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China Mobile profit drops amid rising costs, instant chat rivalry

Chinese operator posts its sharpest profit dip by 16 percent in fourth-quarter 2013 to 30.2 billion yuan, driven down by rising infrastructure costs and device subsidies as well as growing adoption of mobile chat services.
Written by Eileen Yu, Senior Contributing Editor

China Mobile has recorded its biggest dip in profit in over decade, as the world's largest telco continues to face rising infrastructure costs and increasing pressures from mobile chat services as well as iPhone subsidies. Impending government regulations aren't helping either. 

The Chinese carrier saw its fourth-quarter 2013 net income dip 16 percent to 30.2 billion yuan (US$4.9 billion), below the analyst estimates of 33.4 billion yuan, Bloomberg reported Thursday, noting that this marked the company's sharpest profit drop since 1999. 

Sales for the quarter climbed 10 percent to 167.2 billion yuan (US$27.15 billion) from 151.8 billion yuan (US$24.65 billion) the previous year, beating Bloomberg analyst estimates of 156.1 billion yuan. 

For the whole year, the Chinese carrier saw its operating revenue increase 8.3 percent to 630.2 billion yuan (US$102.32 billion), with telecommunications services contributing 590.8 billion yuan (US$95.92 billion), according to China Mobile. Net income fell 5.2 percent to 240.4 billion yuan (US$39.03 billion), while it grew its subscriber base by 8 percent to 767 million last year. As of end-February 2014, its subscribers totaled 775.6 million.

Competition from WeChat slash the telco's SMS/text revenue by 6.5 percent last year, China Mobile CEO Li Yue told reporters in Hong Kong. The company's CFO Xue Taohai noted that traditional text services contributed 7 percent of sales last year, compared to 7.9 percent the year before and 8.8 percent in 2011. 

Citing Hong Kong-based analyst at Guotai Junan Securities, Ricky Lai, the Bloomberg report said an increasing number of consumers are turning to mobile messaging apps, specifically WeChat, instead of traditional telco services. He noted that this trend would continue and have increasingly significant impact on telco revenues.

In addition, China Mobile had to spend significant money on handset subsidies to boost subscriber growth, Lai said.  

The Chinese operator began offering Apple iPhones on its network this January, pushing up its cost of subsidizing smartphones including the Apple device by at least 20 percent to 36 billion yuan (US$5.84 billion) this year, from 30 billion yuan (US$4.87 billion) last year, Bloomberg reported, citing JI Asia's estimates.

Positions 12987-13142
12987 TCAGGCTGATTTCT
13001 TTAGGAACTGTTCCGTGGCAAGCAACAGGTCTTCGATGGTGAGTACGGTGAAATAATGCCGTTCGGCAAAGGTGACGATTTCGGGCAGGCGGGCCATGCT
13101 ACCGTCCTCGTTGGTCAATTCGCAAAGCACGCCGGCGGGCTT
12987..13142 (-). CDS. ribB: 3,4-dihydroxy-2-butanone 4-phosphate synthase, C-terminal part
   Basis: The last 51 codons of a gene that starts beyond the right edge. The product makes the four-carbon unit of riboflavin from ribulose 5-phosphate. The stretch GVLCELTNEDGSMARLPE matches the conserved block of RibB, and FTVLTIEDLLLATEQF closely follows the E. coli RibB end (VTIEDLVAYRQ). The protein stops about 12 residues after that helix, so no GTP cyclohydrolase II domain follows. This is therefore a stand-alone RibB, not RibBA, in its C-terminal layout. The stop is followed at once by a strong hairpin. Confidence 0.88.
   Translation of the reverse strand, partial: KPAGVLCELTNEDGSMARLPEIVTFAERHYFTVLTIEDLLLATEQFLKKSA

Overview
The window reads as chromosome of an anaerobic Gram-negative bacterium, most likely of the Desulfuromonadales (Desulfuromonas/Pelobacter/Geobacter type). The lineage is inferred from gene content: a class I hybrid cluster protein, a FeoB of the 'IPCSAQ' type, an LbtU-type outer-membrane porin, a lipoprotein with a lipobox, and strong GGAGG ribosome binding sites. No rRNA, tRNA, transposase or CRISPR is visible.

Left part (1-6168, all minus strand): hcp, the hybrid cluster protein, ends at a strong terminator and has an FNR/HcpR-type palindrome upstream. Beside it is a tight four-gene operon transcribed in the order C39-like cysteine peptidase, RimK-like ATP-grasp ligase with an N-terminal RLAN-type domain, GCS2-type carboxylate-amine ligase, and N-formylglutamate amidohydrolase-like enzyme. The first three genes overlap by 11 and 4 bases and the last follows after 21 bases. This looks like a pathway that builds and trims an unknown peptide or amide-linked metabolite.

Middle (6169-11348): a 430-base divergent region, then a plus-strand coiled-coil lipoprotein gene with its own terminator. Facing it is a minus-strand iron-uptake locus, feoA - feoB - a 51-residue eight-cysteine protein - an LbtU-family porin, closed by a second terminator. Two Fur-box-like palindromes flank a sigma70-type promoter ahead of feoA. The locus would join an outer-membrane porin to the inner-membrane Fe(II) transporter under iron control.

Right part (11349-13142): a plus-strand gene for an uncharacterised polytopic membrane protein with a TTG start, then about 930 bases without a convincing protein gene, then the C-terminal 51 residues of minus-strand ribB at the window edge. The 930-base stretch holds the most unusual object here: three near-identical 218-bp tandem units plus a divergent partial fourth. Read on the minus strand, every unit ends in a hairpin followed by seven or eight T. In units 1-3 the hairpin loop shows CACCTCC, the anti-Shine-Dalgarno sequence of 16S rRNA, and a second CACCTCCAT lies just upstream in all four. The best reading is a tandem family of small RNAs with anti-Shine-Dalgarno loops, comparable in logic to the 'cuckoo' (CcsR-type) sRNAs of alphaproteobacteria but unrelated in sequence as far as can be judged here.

Xue said at the media conference: "This is our first year with the iPhone so we are increasing the level of spending on subsidies. This will establish a good foundation for our long-term development." 

China Mobile is also expected to spend as much as 82 billion yuan (US$13.31 billion) to deploy its 4G network, touted to be the world's biggest, by the end of this year. The investment will include 500,000 base stations and other infrastructure rollout across 340 cities by end-2014, in addition to Beijing, Shanghai, and 14 other cities where 4G access was turned on last year. The telco expects to sell more than 100 million LTE devices, which it said would be heavily subsidized. 

In his statement on the company's 2013 results, China Mobile Chairman Xi Guohua said: "We face challenges brought about by an accelerated substitution effect in the traditional communications business by internet services, fiercer competition among traditional operators...all of which has put considerable pressure on the group's value growth."

Xi noted that the Chinese government was also tweaking its policies related to inter-connectivity, mobile business resale, and mobile number portability, adding these would further impact China Mobile's development. 

He said the the operator planned to address the various challenges by focusing on emerging trends in mobile internet, internet TV, Internet of Things, and cloud computing, among others. 



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